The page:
bitchy | Adrian Grenier reflects on whether Nate is the ‘real villain’ in The Devil Wears Prada

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Entertainment Weekly has some great articles to celebrate the 15th anniversary of the release of The Devil Wears Prada. An iconic film, and one which many people will rewatch whenever it’s on TV. It’s beloved by men as well – a number of gay and straight men are obsessed with TDWP, including Emily Blunt’s husband and Ludacris. Anyway, EW did an “oral history” of the movie, which you can read here. They interviewed everyone involved, including Meryl Streep, Anne Hathaway and… Adrian Grenier, who plays Andy’s suck-baby boyfriend Nate. As EW notes, in the fifteen years since the film’s release, there’s now a consensus that Nate was a giant baby and Andy should have dumped him. Some even call Nate “the real villain” of TDWP. So what does Adrian think about that?

Adrian on Nate: “I didn’t see some of the subtleties and the nuance of this character and what it represented in the film until the wisdom of the masses came online and started to push against the character and throw him under the bus, and I got flak.”

It didn’t occur to him at the time that Nate shouldn’t have pouted about Andy missing his birthday: “All those memes that came out were shocking to me. It hadn’t occurred to me until I started to really think about it, and perhaps it was because I was as immature as Nate was at the time, and in many ways he’s very selfish and self-involved, it was all about him, he wasn’t extending himself to support Andy in her career. At the end of the day, it’s just a birthday, right? It’s not the end of the world. I might’ve been as immature as him at the time, so I personally couldn’t see his shortcomings. But after time to reflect and much deliberation, I’ve come to realize the truth in that perspective.”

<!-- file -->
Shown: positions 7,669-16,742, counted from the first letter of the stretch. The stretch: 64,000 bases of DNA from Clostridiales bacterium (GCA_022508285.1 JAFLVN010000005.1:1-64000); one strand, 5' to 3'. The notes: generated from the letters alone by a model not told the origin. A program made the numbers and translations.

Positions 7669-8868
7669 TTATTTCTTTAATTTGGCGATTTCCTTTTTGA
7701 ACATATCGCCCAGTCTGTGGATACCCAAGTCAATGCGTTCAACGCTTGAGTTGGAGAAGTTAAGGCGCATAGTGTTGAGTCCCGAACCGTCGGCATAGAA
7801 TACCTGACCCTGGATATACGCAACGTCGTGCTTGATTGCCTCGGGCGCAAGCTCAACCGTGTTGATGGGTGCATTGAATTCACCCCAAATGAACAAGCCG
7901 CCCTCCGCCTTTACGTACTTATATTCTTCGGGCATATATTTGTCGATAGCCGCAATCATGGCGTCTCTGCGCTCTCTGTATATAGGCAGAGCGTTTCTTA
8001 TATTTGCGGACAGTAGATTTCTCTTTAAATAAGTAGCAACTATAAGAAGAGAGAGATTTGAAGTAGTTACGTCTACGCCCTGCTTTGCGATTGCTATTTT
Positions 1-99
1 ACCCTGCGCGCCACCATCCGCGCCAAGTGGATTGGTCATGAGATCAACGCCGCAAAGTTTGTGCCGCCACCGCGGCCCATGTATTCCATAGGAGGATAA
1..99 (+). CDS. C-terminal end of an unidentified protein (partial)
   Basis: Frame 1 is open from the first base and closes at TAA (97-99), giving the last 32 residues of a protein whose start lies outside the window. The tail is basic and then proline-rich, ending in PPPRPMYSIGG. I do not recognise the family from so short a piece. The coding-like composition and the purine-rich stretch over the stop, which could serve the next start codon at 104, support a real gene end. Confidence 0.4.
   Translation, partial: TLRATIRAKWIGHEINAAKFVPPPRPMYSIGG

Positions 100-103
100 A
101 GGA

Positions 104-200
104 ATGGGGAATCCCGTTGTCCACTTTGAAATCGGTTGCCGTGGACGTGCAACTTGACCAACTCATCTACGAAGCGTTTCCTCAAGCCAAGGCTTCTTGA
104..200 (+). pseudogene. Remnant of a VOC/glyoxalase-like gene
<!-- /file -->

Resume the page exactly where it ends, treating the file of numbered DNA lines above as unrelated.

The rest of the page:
Anne Hathaway is more sympathetic to Nate: She joked that perhaps audiences aren’t being “completely honest with themselves” when ripping his wounded tone. “Nate was pouty on his birthday because his girlfriend wasn’t there! In hindsight, I’m sure he wishes he made a different choice, but who doesn’t? We’ve all been brats at different points. We all just need to live, let live, do better!”

Adrian says he now savors the criticism of the fictional character: While the backlash intimidated Grenier at first, he now savors it as part of the job, and says he’s removed himself enough from the role, personally, that he’s able to engage with the criticism with an open heart and a clear mind. “[Andy] needed more out of the world than Nate, and she was achieving it. He couldn’t support her like she needed to because he was a fragile, wounded boy. There’s a selfishness and self-centeredness in that, and I think Andy needed to be held by a man who was an adult. He couldn’t support her like she needed because he was a fragile, wounded boy…. on behalf of all the Nates out there: Come on! Step it up!”

[From EW]

The writer/adapter of the film points out that Nate is supposed to play the typical “girlfriend” role in films, and he’s supposed to be reminding Andy of her moral center. I get that and I think that’s clear in the movie. But I also think that Andy’s high-achieving ways intimidated Nate and he basically negged her until she gave up her upward-mobility for him. I also love the fact that Grenier has strong feelings about it and he’s spent 15 years reflecting on how his character sucked and wasn’t supportive enough.


Photos courtesy of Avalon Red, ‘The Devil Wears Prada’.

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